A 'Muslim Wave' Of Candidates In Michigan
LULU GARCIA-NAVARRO, HOST:
This Tuesday voters in Michigan go to the polls for the state's primaries. And for Democrats, there's a new wave of candidates. Some are calling it a Muslim wave.
(SOUNDBITE OF POLITICAL AD)
ABDUL EL-SAYED: That language of the impossible, it's there when they say to us, you're too young, too brown, too black, too female, too Muslim to lead.
GARCIA-NAVARRO: That's part of a campaign ad from progressive Democrat Abdul El-Sayed, who is running for governor. Other Muslim-Americans on the ballot for congressional seats are former state legislator Rashida Tlaib and former Obama administration official Fayrouz Saad.
Joining us now from Dearborn, Mich., is BuzzFeed's Hannah Allam to talk about the races. Hey there, Hannah.
HANNAH ALLAM: Hi.
GARCIA-NAVARRO: So let's start with Abdul El-Sayed, the candidate for governor, whom you've interviewed. Tell us about him.
ALLAM: Abdul El-Sayed is a doctor, a Rhodes Scholar, a former director of the Detroit Health Department. And if his campaign is successful he'd be the first Muslim governor in the history of this country. So for that reason he's gotten a lot of hateful backlash for running. When I interviewed him first months ago, he had hired a bodyguard. He was keeping the location of his campaign headquarters secret out of security concerns.
But his campaign really tries to keep the focus more on his policies. He doesn't accept corporate money. He promotes single-payer health care, free college tuition for students whose family income is below $150,000 dollars, big promoter of a $15 minimum wage, marijuana legalization and so on. So, you know, a lot of the focus has been on his background because of the milestone potential of this election. But, you know, he does try to I think steer it back to policy whenever he can.
GARCIA-NAVARRO: But as we heard there in his ad, he's not exactly baring his heritage.
ALLAM: Absolutely not. And it's clear it's something that he has a lot of pride and respect in - his roots. And I think that's kind of a generational shift from Arab-American and Muslim candidates who've maybe Anglicized their names or played down their backgrounds to run in the past. The message you get from El-Sayed's campaign is that this too is an American story - an Egyptian-American son of an immigrant and he's got this white Protestant contingent of his family, as well. And one of the stories he tells is how they learned to prepare halal venison so they could all eat together. And, you know, basically the message is, I don't have to change anything to appear more American because this is also American.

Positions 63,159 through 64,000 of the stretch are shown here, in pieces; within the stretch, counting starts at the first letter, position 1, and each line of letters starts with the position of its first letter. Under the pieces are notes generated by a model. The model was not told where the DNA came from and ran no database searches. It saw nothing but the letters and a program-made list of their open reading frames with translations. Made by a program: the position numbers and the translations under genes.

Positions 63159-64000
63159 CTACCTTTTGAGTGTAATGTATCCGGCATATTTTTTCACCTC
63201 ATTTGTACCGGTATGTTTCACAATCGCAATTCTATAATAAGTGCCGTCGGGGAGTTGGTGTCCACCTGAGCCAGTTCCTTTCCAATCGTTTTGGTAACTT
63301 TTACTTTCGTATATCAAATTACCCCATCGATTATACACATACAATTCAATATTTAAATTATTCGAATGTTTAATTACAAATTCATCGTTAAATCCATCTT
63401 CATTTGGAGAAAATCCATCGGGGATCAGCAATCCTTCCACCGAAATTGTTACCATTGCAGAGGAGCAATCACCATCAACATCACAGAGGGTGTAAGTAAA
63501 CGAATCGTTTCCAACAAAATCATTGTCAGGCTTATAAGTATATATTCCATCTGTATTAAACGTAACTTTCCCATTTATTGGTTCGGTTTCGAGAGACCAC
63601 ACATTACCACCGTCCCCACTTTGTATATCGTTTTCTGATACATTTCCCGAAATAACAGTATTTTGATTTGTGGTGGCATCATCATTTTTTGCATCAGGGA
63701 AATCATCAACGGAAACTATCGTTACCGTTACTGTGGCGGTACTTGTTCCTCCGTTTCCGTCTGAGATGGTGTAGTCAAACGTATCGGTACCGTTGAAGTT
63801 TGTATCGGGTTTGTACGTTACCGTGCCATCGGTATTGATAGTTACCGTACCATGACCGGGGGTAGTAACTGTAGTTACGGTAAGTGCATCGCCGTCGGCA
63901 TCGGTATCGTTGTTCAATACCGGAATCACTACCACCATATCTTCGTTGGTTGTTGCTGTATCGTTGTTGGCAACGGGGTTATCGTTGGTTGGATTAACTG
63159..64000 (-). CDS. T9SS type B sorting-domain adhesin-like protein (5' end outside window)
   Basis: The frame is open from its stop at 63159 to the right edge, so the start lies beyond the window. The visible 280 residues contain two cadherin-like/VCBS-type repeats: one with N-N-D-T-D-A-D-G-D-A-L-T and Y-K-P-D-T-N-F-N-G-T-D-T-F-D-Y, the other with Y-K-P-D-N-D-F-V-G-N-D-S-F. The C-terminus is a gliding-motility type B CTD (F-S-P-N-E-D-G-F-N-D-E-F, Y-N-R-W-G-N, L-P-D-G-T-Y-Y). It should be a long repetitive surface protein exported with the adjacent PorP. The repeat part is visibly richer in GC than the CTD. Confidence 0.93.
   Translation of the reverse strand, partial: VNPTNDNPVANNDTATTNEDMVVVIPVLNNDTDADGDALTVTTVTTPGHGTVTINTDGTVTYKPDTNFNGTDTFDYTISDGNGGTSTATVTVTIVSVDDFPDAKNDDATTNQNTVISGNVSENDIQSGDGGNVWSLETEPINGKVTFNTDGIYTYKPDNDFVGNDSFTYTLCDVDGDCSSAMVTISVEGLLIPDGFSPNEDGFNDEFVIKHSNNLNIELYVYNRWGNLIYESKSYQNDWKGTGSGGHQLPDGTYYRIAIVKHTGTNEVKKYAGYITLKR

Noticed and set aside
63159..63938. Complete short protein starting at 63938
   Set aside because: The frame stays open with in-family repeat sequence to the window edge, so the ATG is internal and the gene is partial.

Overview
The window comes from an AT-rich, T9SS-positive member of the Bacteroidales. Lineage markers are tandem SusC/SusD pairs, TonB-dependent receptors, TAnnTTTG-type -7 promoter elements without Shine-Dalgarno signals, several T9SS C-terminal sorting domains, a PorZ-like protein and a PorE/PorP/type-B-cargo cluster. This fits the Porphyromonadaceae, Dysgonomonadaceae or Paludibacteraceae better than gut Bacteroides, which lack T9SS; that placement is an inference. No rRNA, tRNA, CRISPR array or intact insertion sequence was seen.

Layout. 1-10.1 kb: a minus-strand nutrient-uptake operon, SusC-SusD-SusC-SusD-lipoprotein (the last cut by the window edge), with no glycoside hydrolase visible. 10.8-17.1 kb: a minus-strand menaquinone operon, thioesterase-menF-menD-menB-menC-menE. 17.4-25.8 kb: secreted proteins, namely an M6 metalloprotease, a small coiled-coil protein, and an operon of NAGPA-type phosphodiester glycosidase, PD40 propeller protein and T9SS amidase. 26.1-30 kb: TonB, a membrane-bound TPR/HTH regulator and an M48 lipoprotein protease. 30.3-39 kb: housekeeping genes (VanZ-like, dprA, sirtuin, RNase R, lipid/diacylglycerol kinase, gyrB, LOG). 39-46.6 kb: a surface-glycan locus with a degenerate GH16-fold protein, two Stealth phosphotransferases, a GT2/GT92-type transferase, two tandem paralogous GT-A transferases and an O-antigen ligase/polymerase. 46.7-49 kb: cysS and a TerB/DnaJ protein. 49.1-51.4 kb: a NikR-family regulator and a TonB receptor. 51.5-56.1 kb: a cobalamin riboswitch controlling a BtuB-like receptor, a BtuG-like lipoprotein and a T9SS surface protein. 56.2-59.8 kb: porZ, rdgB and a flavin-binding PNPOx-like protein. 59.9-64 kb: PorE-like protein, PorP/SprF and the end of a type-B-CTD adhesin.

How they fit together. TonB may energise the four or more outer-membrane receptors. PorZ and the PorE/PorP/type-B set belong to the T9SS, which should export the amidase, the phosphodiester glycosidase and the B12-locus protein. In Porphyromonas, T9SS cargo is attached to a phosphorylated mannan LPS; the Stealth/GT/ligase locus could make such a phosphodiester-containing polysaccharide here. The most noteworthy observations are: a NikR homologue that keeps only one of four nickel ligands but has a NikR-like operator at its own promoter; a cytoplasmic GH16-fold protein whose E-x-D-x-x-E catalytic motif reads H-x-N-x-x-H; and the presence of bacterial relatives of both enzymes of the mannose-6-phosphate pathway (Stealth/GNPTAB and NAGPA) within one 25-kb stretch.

GARCIA-NAVARRO: He was viewed as a longshot until recently when he got - until he got two really big endorsements, Bernie Sanders and Alexandria Ocasio-Cortez.
ALLAM: Yes, that's right. Yeah. He's definitely positioned himself as sort of the progressive pick against the establishment-Democrat opponents. He's earned the endorsement of Bernie Sanders. He'll campaign with him at two rallies this weekend - and of a rising star, yes - Ocasio-Cortez, who came out. She was here last week campaigning with him. And her win in New York six weeks ago was exactly the kind of upset that they are hoping to pull off here. And I will say that the same analysts and pollsters that months ago predicted that he was a longshot given his main opponents - you know, like the deep pockets, the establishment ties. They're now saying the gap has narrowed and that he should not be written off.
GARCIA-NAVARRO: Let's talk about the congressional primaries and the two female candidates there because, you know, he is not alone.
ALLAM: Definitely not. It's really been a record year for Muslims running for office across the nation. I would say Michigan, though, has been the showpiece. So in addition to Abdul El-Sayed, you have Rashida Tlaib, who for years was a state lawmaker - Fayrouz Saad running. And she was a former Obama administration official from Homeland Security. They're both running for U.S. Congressional seats. And these are also campaigns that have milestone potential because there's never been a Muslim woman in Congress. I've interviewed both of them over the past year. They've been hard at work fundraising, door-knocking, is supported by new Muslim-American PACs that have been very active on their behalf. And I would say that both women, like Abdul El-Sayed, have embraced their roots as Arab-Americans and Muslims. And I do remember one campaign ad for Fayrouz Saad where she starts off by joking about all the misspellings of her name on Starbucks coffee cups.
GARCIA-NAVARRO: Muslim-American PACs - I guess that brings the other question. I mean, what has been the reaction there among the very large Muslim-American community in Michigan?
ALLAM: Well, I've been here a couple days now. And you definitely see the signs of it. You see in the local publications, local newspapers, and coffee shops and cafes. And, you know, Dearborn's famous for its Arabic food and sweets. And whenever you go into those places, you definitely see, you know, signs both in Arabic and English urging people to vote and to specifically vote for these candidates we're talking about. And, you know, I stopped by the Arab American Museum, and the woman at the front desk, we started talking about the election. Turns out she's been volunteering, handing out, you know, campaign literature and canvassing. And she was, like, 22 years old and had never done this kind of work before. So it's palpable. You definitely see a kind of energy here around these campaigns.
GARCIA-NAVARRO: That's Hannah Allam, reporter for BuzzFeed News. Thank you so much.
ALLAM: Thanks for having me. Transcript provided by NPR, Copyright NPR.